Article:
Mr. Lauria, thank you for the unfailing support you show to Assange and all your efforts on behalf of journalistic integrity and freedom. I am everyday grateful for your work at CN.

  3. GMCasey
    October 28, 2019 at 14:03

    The NYT and Washington Post were fully involved with reporting the truth of Watergate. In fact “Deep Throat, ” of the FBI gave information to help the reporters. What has happened to you big newspapers? What has happened to you too, government employees who seem to need to read real American history? And most sad of all———where are America’s reporters who once stood up for truth and justice and who knew knew that no person was above the law—-not even a president. And why, oh why, Obama, did you bring life to the Espionage Act of WW I time? It took Rome 500 years to fall apart—we’re only at year 243.

  4. Drew Hunkins
    October 28, 2019 at 10:41

    “…And that’s why corporate media sell-outs, who defend the powerful and not the public, don’t consider Assange a journalist, though has done exactly their job, only better…”


    • jmg
      November 1, 2019 at 08:35

      There has been a big change in the media recently. After all the smear campaigns against Julian Assange, when his new superseding indictment of May 23 effectively converted investigative journalism and publishing, along with whistleblowing, into espionage — punishable with life in supermax prison — a looming silence on Julian predominates in the corporate media.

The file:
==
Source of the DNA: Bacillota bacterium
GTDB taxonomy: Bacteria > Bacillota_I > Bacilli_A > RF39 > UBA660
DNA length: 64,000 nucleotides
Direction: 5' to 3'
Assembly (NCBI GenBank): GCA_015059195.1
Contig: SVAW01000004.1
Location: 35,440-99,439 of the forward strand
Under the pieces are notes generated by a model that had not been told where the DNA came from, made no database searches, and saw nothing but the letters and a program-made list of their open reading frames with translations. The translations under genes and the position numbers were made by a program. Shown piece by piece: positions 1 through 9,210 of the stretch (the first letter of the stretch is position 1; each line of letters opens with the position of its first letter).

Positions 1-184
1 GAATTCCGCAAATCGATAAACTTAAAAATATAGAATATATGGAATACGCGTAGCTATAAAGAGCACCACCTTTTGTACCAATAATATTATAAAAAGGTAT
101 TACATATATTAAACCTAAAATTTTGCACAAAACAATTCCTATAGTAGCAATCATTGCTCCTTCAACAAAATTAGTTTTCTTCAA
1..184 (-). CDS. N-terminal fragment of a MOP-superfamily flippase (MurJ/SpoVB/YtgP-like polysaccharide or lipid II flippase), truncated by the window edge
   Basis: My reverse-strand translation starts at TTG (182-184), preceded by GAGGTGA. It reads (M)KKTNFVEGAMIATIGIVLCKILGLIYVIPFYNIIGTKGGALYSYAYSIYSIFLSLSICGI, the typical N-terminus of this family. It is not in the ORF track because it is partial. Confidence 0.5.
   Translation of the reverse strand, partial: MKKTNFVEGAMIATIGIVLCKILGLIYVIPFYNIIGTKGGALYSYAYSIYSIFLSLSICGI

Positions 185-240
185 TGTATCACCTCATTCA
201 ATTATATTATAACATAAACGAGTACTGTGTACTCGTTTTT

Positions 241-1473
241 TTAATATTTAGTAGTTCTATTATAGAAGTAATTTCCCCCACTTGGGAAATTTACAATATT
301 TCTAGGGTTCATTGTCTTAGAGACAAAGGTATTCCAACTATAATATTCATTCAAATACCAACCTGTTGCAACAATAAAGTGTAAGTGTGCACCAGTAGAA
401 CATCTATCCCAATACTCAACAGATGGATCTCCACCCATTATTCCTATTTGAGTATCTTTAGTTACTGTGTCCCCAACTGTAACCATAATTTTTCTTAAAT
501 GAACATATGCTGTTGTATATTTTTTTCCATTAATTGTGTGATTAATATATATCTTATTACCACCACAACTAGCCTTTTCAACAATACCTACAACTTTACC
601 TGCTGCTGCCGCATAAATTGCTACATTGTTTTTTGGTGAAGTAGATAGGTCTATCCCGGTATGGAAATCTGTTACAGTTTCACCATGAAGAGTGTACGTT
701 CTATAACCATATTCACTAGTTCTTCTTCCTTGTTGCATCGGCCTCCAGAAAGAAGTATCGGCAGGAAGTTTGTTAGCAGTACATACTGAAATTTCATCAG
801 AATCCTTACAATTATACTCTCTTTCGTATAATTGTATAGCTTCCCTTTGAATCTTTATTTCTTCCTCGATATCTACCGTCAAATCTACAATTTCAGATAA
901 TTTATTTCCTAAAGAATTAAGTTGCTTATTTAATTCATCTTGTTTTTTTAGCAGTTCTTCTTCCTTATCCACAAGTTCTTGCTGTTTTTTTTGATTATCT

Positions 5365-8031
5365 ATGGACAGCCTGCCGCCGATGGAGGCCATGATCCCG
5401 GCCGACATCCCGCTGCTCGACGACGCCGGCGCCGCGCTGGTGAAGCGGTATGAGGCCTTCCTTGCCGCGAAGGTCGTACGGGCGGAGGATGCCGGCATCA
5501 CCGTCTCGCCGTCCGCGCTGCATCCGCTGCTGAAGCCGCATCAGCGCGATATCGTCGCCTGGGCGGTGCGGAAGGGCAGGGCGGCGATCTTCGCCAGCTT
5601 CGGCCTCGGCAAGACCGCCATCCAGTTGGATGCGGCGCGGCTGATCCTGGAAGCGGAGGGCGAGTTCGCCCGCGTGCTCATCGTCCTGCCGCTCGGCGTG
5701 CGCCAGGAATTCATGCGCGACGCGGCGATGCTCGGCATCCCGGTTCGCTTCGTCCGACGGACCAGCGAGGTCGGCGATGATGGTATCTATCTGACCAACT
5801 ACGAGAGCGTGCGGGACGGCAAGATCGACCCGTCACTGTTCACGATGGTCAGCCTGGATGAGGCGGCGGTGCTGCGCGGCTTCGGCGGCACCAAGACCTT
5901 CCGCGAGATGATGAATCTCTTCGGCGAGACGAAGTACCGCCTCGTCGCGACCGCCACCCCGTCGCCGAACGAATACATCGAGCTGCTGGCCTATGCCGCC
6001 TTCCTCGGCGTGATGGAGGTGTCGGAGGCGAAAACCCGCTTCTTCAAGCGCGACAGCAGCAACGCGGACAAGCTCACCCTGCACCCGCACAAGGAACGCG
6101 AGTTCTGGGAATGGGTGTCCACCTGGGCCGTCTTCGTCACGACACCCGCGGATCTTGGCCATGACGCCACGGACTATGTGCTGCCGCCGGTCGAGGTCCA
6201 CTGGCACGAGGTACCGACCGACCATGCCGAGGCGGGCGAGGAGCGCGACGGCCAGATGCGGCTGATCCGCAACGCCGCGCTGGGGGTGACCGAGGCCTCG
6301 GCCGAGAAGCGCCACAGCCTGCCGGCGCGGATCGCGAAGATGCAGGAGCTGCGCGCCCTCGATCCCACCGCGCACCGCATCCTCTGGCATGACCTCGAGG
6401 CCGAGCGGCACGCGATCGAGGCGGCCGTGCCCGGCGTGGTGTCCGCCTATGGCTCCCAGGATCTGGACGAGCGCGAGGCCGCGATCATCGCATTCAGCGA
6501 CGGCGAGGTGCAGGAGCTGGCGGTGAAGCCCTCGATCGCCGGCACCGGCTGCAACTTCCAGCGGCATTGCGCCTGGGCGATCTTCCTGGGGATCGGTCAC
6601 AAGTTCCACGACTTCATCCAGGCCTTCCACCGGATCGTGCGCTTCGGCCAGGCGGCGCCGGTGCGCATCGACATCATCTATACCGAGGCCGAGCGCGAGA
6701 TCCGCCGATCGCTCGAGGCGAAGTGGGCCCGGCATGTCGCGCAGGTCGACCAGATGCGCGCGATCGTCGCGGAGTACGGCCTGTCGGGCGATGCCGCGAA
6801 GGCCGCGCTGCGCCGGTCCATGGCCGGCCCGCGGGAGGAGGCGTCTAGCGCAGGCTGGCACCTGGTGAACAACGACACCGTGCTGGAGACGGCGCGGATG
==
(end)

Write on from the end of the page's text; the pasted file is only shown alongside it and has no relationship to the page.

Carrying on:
And not just that, according to these excerpts from a FAIR’s remarkable report on the media and Julian Assange:

      “When the US DoJ predictably superseded its initial indictment of Assange on May 23, charging him with 17 additional counts of espionage, corporate media’s demarcation problem just as predictably blew up in their faces. As Assistant Attorney General John Demers announced the new charges, he boldly traced the all-important line, guided by corporate media’s hand: ‘Julian Assange is no journalist,’ he asserted.

      “Because the new indictment is significantly more severe and relates to WikiLeaks’ publication of classified material, not just with how that material was obtained, corporate media are now unsurprisingly questioning the line they were so eager to draw. The New York Times (5/23/19) no longer thinks the Trump administration is doing well by Assange. Bloomberg (5/23/19), the Washington Post (5/24/19) and Fox News (5/30/19) are also having second thoughts.